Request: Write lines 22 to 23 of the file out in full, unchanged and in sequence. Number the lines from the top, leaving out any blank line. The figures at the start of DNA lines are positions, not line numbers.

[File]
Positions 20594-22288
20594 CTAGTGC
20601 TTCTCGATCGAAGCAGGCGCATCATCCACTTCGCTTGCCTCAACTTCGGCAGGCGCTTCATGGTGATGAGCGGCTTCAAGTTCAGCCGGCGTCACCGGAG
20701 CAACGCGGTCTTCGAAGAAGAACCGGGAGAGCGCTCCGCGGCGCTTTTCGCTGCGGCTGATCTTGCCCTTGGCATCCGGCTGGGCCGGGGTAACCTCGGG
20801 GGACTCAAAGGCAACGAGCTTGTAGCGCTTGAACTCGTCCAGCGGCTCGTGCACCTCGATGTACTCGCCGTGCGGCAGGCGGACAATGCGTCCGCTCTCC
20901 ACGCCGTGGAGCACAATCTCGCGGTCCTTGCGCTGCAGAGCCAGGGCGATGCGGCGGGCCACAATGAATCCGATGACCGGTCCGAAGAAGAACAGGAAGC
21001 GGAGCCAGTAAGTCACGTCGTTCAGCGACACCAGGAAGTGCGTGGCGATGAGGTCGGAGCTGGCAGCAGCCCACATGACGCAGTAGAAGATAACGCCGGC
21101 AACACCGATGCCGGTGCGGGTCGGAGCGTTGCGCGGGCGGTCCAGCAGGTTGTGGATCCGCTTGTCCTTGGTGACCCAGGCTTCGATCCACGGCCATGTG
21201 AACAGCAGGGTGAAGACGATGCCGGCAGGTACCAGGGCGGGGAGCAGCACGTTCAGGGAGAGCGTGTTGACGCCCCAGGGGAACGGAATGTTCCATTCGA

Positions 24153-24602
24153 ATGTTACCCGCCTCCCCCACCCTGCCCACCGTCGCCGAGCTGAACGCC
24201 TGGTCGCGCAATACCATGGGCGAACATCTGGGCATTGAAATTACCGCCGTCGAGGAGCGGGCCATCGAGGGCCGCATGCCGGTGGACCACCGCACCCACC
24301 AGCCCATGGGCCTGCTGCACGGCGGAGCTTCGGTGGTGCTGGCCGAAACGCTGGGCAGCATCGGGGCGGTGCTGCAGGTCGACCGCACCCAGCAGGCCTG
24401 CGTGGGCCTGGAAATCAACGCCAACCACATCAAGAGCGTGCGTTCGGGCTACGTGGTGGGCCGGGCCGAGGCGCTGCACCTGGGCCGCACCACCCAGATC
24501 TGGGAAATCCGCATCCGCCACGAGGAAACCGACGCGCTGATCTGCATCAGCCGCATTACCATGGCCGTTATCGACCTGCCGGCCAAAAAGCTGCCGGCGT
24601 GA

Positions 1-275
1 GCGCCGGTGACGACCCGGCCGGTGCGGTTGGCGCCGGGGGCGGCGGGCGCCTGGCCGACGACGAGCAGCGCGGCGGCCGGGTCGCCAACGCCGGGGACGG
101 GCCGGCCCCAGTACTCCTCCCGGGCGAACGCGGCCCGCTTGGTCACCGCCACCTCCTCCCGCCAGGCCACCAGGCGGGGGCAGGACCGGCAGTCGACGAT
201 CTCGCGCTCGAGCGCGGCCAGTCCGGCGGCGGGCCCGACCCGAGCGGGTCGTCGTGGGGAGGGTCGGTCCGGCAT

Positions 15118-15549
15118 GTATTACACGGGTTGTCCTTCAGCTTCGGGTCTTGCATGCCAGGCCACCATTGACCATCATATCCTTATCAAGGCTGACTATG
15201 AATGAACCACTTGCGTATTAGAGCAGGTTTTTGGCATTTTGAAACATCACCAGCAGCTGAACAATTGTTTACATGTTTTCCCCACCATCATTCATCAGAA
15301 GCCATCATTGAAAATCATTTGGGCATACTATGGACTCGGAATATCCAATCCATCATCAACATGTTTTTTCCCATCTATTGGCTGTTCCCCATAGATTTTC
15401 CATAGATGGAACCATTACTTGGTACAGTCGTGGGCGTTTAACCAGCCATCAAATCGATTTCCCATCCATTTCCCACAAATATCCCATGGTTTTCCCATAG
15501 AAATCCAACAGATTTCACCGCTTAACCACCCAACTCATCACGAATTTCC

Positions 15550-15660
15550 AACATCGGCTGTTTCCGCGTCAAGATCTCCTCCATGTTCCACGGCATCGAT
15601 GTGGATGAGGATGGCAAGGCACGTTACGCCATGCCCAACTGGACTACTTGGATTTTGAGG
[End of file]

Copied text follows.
15118 GTATTACACGGGTTGTCCTTCAGCTTCGGGTCTTGCATGCCAGGCCACCATTGACCATCATATCCTTATCAAGGCTGACTATG
15201 AATGAACCACTTGCGTATTAGAGCAGGTTTTTGGCATTTTGAAACATCACCAGCAGCTGAACAATTGTTTACATGTTTTCCCCACCATCATTCATCAGAA